Year: 2011

Chart: Spam Sending IP Addresses over Time

Passive Spam Block List or PSBL is a real-time trap-based DNSBL operated by Red Hat kernel engineer Rik van Riel. It uses the Open Source Spamikaze in order to build and deploy an IP-based blacklist of spam sending offenders. PSBL is one of the safest DNSBL’s, and has been default in Spamassassin as of version 3.3.0 released in early 2010.

PSBL receives millions of spam every day, and after taking some safety precautions, it lists the sending IP addresses. Then various organizations can download that list via rsync or query its public servers via DNS.  Accidental listings can be removed at any time through the self-serve interface at Otherwise, if an IP address does not send spam to PSBL within 2 weeks, then it is expired and no longer blacklisted.

PSBL Chart 01/08/2011

Why run your own DNS server? (Spamassassin)

If you have a sizable quantity of mail delivery, like greater than 20k messages per day, you are advised to run your own caching DNS server as it benefits your Spamassassin deployment in both speed and reliability. This article describes why it is important to operate your own local caching DNS resolver, and how to enable it on your server.

SEM rules mistakenly enabled again

UPDATE 6/29/2011: If you run sa-update now, it should pick up 1140482 or later and fix this issue.

Due to a bug in the rule auto-promotion system, SEM rules were again mistakenly pushed to the active rules, causing a flood of unexpected DNS queries to this service provider.  A very similar issue happened back in March 2011. Upstream spamassassin needs to make an emergency sa-update rule update to correct this situation. Meanwhile, all spamassassin admins should mitigate this issue by adding the following workaround to their then restarting their spamd.

score T_URIBL_SEM           0
score T_URIBL_SEM_FRESH     0
score T_URIBL_SEM_FRESH_10  0
score T_URIBL_SEM_FRESH_15  0
score T_URIBL_SEM_RED       0

Apache Spamassassin 3.3.2 Released

Today was the official release of Apache Spamassassin 3.3.2. The primary purpose of this minor release is to fix compatibility with perl-5.12+, but numerous other bugs were fixed. I made these RPM’s for EL5 and EL6 that I personally have been using in production for weeks. Fedora 14 and 15 updates should be hitting mirrors shortly.

After you have upgraded your Spamassassin, read the Ultimate Setup Guide to learn how to maximize your Spamassassin deployment effectiveness. Spamassassin sysadmins may be interested in subscribing to this announce-only newsletter where you will occasionally receive important news relevant to your deployment.

DNSBL Safety Report 5/14/2011 occasionally looks at the results of Spamassassin’s nightly masscheck at RuleQA in order to analyze the performance and safety of add-on DNSBL’s.  It is vitally important to know how a DNSBL is performing before adding it to your Spamassassin custom rules.  Our analysis demonstrates that raw detection numbers alone can be misleading, as ham safety ratings and overlaps with other rules must be taken into consideration before you decide to use a particular add-on rule.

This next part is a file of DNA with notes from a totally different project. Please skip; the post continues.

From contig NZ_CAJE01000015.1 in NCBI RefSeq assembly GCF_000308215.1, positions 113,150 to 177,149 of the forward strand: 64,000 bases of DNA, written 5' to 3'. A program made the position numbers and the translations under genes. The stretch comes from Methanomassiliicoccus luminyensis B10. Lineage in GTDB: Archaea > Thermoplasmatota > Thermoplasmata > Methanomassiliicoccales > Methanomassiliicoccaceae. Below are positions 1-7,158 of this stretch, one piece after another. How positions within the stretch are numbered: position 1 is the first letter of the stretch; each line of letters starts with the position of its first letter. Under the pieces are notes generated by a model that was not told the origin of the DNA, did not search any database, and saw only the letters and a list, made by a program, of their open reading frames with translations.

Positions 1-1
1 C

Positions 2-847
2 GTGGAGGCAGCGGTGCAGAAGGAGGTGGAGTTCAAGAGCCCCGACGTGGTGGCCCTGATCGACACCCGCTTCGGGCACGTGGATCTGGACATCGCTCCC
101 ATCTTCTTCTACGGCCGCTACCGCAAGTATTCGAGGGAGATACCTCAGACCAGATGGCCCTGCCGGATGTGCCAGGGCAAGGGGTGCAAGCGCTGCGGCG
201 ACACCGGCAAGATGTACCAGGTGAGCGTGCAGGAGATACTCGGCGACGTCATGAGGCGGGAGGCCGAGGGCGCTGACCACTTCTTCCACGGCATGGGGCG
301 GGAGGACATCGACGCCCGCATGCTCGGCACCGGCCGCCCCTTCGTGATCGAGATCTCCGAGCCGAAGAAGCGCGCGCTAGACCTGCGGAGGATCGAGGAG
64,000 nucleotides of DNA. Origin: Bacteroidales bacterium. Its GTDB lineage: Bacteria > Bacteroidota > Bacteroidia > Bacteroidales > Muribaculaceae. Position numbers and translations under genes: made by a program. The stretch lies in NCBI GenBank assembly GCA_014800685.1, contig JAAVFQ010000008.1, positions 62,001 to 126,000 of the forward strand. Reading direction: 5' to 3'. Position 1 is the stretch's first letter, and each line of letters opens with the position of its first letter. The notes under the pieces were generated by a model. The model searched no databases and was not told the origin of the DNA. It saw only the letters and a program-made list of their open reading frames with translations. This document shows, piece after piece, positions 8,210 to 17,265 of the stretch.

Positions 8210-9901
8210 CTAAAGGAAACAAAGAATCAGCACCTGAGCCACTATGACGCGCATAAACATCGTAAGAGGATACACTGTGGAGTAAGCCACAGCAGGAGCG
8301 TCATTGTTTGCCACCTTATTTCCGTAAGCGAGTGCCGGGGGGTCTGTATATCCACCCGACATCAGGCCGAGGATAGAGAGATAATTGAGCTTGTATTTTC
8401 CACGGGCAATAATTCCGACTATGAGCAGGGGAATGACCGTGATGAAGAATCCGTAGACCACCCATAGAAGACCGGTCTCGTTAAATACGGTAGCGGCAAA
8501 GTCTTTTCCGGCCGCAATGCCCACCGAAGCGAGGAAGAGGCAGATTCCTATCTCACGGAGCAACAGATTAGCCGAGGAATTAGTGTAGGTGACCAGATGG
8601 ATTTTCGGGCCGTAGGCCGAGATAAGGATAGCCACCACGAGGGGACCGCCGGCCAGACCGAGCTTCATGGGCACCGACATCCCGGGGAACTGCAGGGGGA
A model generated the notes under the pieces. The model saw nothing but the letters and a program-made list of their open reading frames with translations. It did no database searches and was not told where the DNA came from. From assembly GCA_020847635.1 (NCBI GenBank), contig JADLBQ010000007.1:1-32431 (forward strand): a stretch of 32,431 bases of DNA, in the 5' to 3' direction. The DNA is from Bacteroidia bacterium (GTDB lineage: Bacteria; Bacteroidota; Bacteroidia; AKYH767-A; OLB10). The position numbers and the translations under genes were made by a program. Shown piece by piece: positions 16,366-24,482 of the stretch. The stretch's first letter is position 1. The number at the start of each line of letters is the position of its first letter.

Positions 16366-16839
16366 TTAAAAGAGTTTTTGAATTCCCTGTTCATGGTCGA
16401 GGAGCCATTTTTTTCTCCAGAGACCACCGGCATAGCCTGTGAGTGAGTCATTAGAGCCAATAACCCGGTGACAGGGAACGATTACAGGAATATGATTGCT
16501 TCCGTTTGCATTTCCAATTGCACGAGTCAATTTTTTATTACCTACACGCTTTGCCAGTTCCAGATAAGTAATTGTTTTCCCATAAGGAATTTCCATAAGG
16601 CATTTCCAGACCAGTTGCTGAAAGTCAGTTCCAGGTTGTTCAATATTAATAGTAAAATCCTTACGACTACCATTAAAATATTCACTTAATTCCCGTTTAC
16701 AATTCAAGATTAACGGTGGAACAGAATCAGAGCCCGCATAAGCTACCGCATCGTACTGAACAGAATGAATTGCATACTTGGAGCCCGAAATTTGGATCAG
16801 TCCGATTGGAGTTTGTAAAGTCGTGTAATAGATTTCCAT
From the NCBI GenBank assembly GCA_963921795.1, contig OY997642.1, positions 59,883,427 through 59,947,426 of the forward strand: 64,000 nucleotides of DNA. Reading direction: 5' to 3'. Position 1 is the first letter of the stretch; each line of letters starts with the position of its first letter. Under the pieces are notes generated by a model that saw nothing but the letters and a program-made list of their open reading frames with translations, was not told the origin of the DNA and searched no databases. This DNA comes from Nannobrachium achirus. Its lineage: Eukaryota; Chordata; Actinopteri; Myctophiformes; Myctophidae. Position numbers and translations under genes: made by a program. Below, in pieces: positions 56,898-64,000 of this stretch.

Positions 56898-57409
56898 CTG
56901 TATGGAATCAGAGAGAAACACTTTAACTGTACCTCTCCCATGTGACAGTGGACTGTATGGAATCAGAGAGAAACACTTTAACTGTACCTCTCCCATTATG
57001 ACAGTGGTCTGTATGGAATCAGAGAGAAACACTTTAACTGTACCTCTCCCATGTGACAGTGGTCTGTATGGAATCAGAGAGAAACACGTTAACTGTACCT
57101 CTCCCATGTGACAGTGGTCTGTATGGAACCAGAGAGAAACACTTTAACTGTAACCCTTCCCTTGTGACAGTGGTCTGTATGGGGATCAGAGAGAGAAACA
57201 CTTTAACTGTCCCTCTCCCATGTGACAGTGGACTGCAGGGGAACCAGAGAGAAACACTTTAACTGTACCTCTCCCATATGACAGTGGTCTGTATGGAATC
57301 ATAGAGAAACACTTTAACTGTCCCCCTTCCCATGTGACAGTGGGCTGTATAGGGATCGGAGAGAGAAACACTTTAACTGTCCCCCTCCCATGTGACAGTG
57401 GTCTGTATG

Today’s report shows some big changes since our previous report from January 2011 where some previously good rules have turned bad. Examined below are Hostkarma, SpamEatingMonkey, Tiopan, UCEProtect, Mailspike, Nix Spam and Lashback UBL.  Recommended scores below are what I personally use in production.

Only Three Things are Assured in Life

  1. Death
  2. Taxes
  3. Spam

SEM Rules Mistakenly Enabled, How to Disable

UPDATED 3/24/2011:
sa-update rules were reverted to an earlier state to avoid this and other possible surprises. Bug #6560 has a patch under review to avoid this problem in the future.

Some kind of bug in the auto-promotion backend has mistakenly made active several of the SpamEatingMonkey (SEM) network rules including the SEM DNSBL and URIBL’s.  It is a matter of policy that Spamassassin NEVER adds new network rules in stable updates because it can cause significant unexpected problems to server administrators. Furthermore, strongly recommends against the use of  SEM’s DNSBL due to its extremely high overlap with the high scoring PBL. The Bug #6220 indicates one kind of serious issue that can happen when network rules are mistakenly added to sa-update where they very quickly hit usage limits and the provider causes all queries to become false positive hits.  Read more to learn how to workaround this issue.


UPDATE 3/21/2011: sa-update has disabled these problematic rules.
It seems some mail is triggering a rare bug in re2c (perl) that can cause spamassassin to get stuck in a 100% loop and cause significant problems for a server.  While this is a very serious problem, it affects only non-default configurations that use sa-compile.  Upstream is working on an emergency sa-update rule push to force disable.  Until then you can workaround this problem in two possible ways below.

Spamassassin Newsletter
Spamassassin Sysadmins may be interested in the announce-only Spamassassin Newsletter. You will receive notifications roughly twice a month summarizing everything new at Rarely you might receive warnings when emergency configuration changes are recommended. Past reasons have been like, “Old DNSBL has gone dead and now blacklists everyone.”


Steve Freegard’s new rule SMF_BRACKETS_TO seems pretty effective at catching certain recent spam campaigns, roughly 3% of common spam.  While the majority of this spam is already stopped by DNSBL’s, this may add a tiny bit of extra confidence in case an unlisted spammer gets through the network rules unscathed.

header SMF_BRACKETS_TO To:raw =~ /<<[^<>]+>>/
describe SMF_BRACKETS_TO Double-brackets around To header address